The Water Cooler
A blog of fresh ideas and findings from organizational leaders and researchers on how they’re making work better, shared regularly.
The dream of the internet is to have a place where people can share their ideas respectfully. In reality, individuals can be so loud, rude, and abusive that serious discourse is impossible. But by enhancing community norms with machine learning we can start to scale civility.
Google’s People Analytics researchers Julia Rozovsky and Abeer Dubey will be talking about their study of effective teams live on Wednesday, June 22 at 11am PT. Tune in to see their presentation and ask your questions.
My colleague had a baby and her husband decided to take a 12-month leave from his job to stay home with the newborn. We, her co-workers, were all surprised, if not shocked.
Riot Games, maker of one of the world's most popular video games, has helped their gamers battle in-game toxicity and wondered if that experience could help them identify toxic behaviour in their workplace.
More people are biking to work than ever before. The number of trips made by bicycle in the U.S. rose from 1.7 billion in 2001 to 4 billion in 2009, and since the year 2000, bicycle commuting rates in large bike-friendly communities has increased by 105%.
Check out what some of the leading academics, business leaders, and pioneers are saying about the future of work, people analytics, and how we can all make work better.
For over ten years, Carnegie Mellon University has been successful at enrolling, sustaining, and graduating women in computer science at a much higher rate than national averages. Here are six ways we made it happen.
How do we change the value we give to the care of children and family? Anne-Marie Slaughter sat down with Google’s Laszlo Bock to talk about mothers, fathers, and how organizations and society should better support parents and children.
Designing and auditing fair pay practices are steps organizations everywhere can take to create more equitable workplaces. Check out the re:Work guide on pay equity to learn what you can be doing now.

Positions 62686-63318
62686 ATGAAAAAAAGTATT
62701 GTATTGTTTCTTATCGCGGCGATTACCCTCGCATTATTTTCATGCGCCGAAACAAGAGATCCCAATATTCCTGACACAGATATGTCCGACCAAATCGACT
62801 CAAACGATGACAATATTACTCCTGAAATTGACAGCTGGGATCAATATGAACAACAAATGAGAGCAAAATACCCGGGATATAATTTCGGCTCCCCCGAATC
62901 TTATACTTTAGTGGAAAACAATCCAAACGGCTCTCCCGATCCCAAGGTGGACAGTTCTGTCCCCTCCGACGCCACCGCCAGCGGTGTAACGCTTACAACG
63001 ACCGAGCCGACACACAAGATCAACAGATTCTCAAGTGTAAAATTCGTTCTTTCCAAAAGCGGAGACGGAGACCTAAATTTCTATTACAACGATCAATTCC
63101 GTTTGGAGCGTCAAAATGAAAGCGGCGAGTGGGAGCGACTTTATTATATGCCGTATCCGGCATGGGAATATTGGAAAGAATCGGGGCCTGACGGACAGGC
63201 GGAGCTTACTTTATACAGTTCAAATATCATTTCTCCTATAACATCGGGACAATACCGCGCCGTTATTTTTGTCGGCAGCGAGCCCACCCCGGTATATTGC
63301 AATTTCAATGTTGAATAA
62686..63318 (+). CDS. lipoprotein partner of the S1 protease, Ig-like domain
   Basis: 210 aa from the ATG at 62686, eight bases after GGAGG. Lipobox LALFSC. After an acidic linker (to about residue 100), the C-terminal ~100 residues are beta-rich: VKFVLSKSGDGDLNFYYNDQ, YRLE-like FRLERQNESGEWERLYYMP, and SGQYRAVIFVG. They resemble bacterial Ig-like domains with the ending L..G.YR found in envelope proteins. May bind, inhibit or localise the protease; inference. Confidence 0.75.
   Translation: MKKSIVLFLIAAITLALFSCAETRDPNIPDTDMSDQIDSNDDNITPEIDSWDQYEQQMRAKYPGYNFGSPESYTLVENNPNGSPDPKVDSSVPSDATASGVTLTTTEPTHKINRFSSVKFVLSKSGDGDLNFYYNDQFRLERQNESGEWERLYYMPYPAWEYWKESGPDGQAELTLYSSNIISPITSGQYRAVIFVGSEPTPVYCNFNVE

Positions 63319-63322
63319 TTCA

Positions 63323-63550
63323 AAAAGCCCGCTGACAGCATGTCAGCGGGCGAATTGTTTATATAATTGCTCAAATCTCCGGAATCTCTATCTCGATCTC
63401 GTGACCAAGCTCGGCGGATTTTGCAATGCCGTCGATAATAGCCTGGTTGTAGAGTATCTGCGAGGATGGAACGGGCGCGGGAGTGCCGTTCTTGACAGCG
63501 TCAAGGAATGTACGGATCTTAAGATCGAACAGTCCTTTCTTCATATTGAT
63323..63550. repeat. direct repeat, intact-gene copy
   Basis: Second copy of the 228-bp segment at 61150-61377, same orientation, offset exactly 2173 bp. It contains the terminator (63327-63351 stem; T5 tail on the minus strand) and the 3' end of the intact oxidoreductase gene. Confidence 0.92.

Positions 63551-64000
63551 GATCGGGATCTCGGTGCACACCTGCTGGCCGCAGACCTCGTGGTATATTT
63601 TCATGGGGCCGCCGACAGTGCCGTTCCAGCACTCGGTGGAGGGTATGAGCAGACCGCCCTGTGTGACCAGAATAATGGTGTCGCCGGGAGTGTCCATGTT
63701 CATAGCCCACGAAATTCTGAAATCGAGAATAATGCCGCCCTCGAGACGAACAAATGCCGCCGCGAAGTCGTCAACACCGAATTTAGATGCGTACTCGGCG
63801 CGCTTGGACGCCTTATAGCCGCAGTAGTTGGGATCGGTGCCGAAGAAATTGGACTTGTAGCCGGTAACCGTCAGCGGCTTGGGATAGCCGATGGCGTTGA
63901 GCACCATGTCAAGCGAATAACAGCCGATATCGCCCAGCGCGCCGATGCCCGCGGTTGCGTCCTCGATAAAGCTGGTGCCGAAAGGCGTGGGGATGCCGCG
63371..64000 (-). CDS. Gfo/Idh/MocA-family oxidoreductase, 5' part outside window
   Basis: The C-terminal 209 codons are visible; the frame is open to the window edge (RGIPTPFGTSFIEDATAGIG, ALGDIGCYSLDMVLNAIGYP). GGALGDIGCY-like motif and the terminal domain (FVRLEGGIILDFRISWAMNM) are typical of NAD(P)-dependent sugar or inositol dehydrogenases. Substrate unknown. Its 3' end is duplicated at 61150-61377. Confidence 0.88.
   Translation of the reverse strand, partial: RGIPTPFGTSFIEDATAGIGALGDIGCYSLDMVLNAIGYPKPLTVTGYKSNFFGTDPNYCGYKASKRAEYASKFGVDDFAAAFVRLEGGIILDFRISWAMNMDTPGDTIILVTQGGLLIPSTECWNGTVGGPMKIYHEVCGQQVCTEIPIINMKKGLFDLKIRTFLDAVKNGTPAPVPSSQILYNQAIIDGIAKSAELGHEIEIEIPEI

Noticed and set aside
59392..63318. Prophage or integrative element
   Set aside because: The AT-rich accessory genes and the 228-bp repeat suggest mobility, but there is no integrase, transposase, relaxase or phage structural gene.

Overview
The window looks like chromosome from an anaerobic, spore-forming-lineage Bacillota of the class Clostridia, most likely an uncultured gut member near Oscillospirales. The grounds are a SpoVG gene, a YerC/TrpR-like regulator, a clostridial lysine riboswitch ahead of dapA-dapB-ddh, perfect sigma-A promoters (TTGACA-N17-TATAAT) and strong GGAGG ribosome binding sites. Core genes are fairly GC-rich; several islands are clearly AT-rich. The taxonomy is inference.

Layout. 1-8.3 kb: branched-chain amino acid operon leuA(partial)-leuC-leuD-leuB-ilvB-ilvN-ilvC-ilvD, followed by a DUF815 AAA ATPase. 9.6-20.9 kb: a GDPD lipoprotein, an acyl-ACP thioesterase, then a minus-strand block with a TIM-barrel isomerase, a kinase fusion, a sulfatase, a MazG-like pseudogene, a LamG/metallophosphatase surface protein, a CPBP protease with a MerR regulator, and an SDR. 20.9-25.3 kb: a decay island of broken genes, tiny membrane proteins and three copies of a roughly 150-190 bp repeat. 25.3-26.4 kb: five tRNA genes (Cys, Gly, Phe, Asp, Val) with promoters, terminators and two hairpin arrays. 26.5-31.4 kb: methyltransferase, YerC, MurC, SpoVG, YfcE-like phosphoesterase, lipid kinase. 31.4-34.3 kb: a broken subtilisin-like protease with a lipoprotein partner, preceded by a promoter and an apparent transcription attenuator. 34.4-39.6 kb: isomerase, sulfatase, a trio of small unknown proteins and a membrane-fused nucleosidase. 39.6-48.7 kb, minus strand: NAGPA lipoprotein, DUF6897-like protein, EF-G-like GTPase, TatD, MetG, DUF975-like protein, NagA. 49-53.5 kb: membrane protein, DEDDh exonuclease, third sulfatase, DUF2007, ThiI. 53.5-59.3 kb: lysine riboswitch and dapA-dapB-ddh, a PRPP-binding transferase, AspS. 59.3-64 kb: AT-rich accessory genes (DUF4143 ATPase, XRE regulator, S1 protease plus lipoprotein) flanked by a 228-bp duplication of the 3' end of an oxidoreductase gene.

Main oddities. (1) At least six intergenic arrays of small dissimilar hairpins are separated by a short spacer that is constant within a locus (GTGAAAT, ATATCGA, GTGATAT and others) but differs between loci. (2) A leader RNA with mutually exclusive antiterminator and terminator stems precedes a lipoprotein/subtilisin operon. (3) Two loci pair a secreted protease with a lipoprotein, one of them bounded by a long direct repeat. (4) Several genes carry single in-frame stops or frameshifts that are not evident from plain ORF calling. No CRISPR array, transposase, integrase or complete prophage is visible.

In 2015 we added 8,214 employees to Google. And the women we hired, on average, received a 30 percent bigger salary increase upon joining the company, compared to men. Does that sound fair to you?
Increasingly, we will work alongside machines in spaces designed not just for people, but also for artificially intelligent occupants. It's already happened in factories, spaceships, and hackerspaces and may be coming to a workplace near you.
“I have no right to ever expect that someone that works for us is going to give a higher level of service to a guest than I’m willing to give to the employee,” Paul Saginaw said. Saginaw co-founded Zingerman’s Deli, famous for big sandwiches, happy customers, and loyal employees.
Double-entry bookkeeping might not be the flashiest of innovations to come out of the industrial revolution. But, while it was critical for the integrated enterprise, workers wound up on the "cost" side of the ledger, and maybe they shouldn't have.
KPMG wanted to understand the underlying factors that were influencing employee engagement at the audit, tax, and advisory firm. They discovered that a sense of purpose was the key and set out to reinforce this by soliciting stories from all levels of the organization.
It is a common lamentation of human resource business partners everywhere - "I can't get a seat at the table." But a team at Google has come up with an innovative way to get a seat anywhere.
Is it worth the extra time to get an extra interviewer to vet a candidate? The latest research from the Behavioural Insights Team in the UK shows just how valuable an extra reviewer or two can be to making the best hiring decision.
We have a saying at Google that inspires our product development and our People Operations work: “Focus on the user and all else will follow.” We want to learn how you're using re:Work content and how we can make it better.
Sunday March 20 is the International Day of Happiness. Celebrate by considering how the research on positive psychology can help your organization, and commit to at least one act of happiness.
How do you get past "that's the way we've always done it" to find new and innovative ways to do things? Bryan Sivak brought scientific methods to the US Department of Health and Human Services and shifted the conversation so now they say "Let’s test it out. Let’s experiment."
You don't need to be in an industry with wide profit margins to treat your people well. Wegmans Food Markets has been doing it for years and credits their people with their success.